On the way to town, they encounter the Abominable Snowman. While attempting to escape, they drift away on a piece of ice and wind up lost on the mysterious Island of Misfit Toys. The island is full of toys which could be seen as having a disability or difference. Among the inhabitants, there’s a spotted elephant, a jack-in-the-box named Charlie, a locomotive with square wheels, a bird that swims, and a cowboy who rides an ostrich. The gang goes on to meet King Moonracer to ask permission to stay on the Island of Misfit Toys, but he declines their request because they are living beings. He does implore Rudolph to spread the plight of the Misfit Toys and asks to please return to the island with Santa so he could find refuge for all the homeless toys.
King Moonracer allows them to spend one night on the island. Rudolph breaks away from his friends while they sleep, fearing he would endanger their lives because his red nose attracted such beasts as the Abominable Snowman. He treks back home to be with his parents, only to find out that they were worried and set out to find him. A rather large snowstorm takes over the area and he sets out to find his parents. He correctly guessed that their whereabouts were in the cave of the Abominable Snowman, where they were captured along with Clarice. Rudolph tried to break them free, only to be held prisoner himself. Luckily, Hermey and Yukon happened to be traveling around looking for their friend Rudolph, only to come across him and his family being held captive by the Abominable Snowman. The two concoct a plan to break them free by Hermey disguising himself as a pig to lure “Bumble” out of the cave, while Yukon knocks him over the head with a rock with the two eventually plummeting off the side of the mountain.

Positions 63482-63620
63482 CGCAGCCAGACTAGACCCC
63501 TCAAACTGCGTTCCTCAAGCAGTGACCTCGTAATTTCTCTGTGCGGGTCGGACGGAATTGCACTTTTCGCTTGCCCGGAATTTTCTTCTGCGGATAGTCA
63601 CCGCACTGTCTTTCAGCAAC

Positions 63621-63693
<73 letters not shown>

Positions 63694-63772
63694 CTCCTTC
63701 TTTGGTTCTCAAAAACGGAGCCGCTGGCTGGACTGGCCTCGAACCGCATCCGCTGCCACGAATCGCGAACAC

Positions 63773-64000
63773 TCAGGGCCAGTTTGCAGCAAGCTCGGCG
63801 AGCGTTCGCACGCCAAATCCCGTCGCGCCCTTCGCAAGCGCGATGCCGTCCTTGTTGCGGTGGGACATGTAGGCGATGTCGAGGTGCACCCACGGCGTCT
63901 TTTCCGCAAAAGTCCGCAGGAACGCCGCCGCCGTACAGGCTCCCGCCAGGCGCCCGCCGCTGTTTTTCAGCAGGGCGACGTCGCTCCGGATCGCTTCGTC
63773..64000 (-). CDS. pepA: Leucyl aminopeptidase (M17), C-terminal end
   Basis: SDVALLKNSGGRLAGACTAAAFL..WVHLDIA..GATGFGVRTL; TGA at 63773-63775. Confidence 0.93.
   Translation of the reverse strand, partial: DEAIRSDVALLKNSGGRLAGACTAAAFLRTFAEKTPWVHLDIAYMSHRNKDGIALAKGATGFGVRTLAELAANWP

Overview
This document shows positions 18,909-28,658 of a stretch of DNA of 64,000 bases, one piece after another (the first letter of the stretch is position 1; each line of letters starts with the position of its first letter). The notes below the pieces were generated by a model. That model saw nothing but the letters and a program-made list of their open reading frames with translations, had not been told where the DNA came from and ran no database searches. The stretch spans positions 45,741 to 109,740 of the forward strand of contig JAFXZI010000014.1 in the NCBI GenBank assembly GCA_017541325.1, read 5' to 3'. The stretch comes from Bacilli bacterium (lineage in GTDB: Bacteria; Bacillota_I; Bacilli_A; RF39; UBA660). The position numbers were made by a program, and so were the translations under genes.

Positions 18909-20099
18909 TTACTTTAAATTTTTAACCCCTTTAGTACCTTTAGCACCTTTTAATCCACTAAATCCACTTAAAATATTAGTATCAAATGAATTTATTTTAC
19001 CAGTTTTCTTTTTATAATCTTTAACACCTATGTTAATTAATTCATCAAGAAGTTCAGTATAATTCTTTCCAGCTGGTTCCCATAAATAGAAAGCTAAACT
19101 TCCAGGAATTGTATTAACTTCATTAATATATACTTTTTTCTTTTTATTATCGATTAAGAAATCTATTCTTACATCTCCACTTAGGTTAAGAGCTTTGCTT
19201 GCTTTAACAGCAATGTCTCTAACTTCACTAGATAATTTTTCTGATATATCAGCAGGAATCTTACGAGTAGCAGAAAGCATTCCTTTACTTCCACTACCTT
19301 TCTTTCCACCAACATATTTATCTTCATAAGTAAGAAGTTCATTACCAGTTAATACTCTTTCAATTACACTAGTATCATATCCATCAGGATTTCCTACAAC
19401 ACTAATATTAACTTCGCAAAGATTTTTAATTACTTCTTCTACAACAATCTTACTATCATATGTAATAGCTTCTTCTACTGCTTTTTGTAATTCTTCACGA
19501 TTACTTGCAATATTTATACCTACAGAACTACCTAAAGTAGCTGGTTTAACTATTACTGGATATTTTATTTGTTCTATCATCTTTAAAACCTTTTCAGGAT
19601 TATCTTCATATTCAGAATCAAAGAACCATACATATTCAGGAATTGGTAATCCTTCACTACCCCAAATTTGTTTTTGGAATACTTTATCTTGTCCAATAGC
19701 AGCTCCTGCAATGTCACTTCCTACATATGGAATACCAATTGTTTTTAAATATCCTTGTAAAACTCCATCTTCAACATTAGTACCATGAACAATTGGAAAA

There are many parallels with disability themes that come to light towards the end of the movie. Hermey, using his self-determined interest as a dentist, subdued the Abominable Snowman by pulling his teeth (which was probably the main reason he’s so cranky), which ultimately led to him being allowed to open his own dentist practice in Christmas Town. In the right circumstance, a disability can be a perceived as a strength. Both the Abominable Snowman and Rudolph illustrate this point. First, the Abominable Snowman is abnormally tall, so he was able to place the star on top of the Christmas tree without having to use a ladder. Secondly, Rudolph and his bright red nose became a significant help in leading Santa’s sleigh through the extremely dark and blizzard-like weather on Christmas Eve. The fact that Santa was able to see that night resulted in the Misfit Toys finding good homes with little boys and girls throughout the land. Everyone lived happily ever after because of Rudolph’s red nose, which was never a disability at all.
That’s how my sleigh rolls…..
- Posted by Bryan Dooley
- On December 20, 2016
- 0 Comments